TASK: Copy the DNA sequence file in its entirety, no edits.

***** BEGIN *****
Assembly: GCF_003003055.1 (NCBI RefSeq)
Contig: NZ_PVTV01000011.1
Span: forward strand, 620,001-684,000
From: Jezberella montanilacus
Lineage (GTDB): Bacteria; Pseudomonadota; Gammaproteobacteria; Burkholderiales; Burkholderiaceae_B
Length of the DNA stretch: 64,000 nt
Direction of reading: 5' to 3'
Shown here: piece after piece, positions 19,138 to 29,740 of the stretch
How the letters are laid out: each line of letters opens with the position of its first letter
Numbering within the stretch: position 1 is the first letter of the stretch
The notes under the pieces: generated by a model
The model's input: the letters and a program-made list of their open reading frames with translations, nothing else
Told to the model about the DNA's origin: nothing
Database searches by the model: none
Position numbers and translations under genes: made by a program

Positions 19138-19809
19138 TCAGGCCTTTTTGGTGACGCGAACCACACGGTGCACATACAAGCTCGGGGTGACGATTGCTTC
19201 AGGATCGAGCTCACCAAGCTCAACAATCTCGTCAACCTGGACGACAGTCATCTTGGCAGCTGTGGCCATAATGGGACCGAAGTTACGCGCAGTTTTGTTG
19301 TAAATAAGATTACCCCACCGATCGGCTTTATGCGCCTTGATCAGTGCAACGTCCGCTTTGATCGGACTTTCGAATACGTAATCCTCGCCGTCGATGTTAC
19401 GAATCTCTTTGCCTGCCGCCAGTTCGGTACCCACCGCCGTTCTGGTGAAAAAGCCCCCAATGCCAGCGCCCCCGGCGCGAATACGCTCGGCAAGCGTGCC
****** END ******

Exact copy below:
Assembly: GCF_003003055.1 (NCBI RefSeq)
Contig: NZ_PVTV01000011.1
Span: forward strand, 620,001-684,000
From: Jezberella montanilacus
Lineage (GTDB): Bacteria; Pseudomonadota; Gammaproteobacteria; Burkholderiales; Burkholderiaceae_B
Length of the DNA stretch: 64,000 nt
Direction of reading: 5' to 3'
Shown here: piece after piece, positions 19,138 to 29,740 of the stretch
How the letters are laid out: each line of letters opens with the position of its first letter
Numbering within the stretch: position 1 is the first letter of the stretch
The notes under the pieces: generated by a model
The model's input: the letters and a program-made list of their open reading frames with translations, nothing else
Told to the model about the DNA's origin: nothing
Database searches by the model: none
Position numbers and translations under genes: made by a program

Positions 19138-19809
19138 TCAGGCCTTTTTGGTGACGCGAACCACACGGTGCACATACAAGCTCGGGGTGACGATTGCTTC
19201 AGGATCGAGCTCACCAAGCTCAACAATCTCGTCAACCTGGACGACAGTCATCTTGGCAGCTGTGGCCATAATGGGACCGAAGTTACGCGCAGTTTTGTTG
19301 TAAATAAGATTACCCCACCGATCGGCTTTATGCGCCTTGATCAGTGCAACGTCCGCTTTGATCGGACTTTCGAATACGTAATCCTCGCCGTCGATGTTAC
19401 GAATCTCTTTGCCTGCCGCCAGTTCGGTACCCACCGCCGTTCTGGTGAAAAAGCCCCCAATGCCAGCGCCCCCGGCGCGAATACGCTCGGCAAGCGTGCC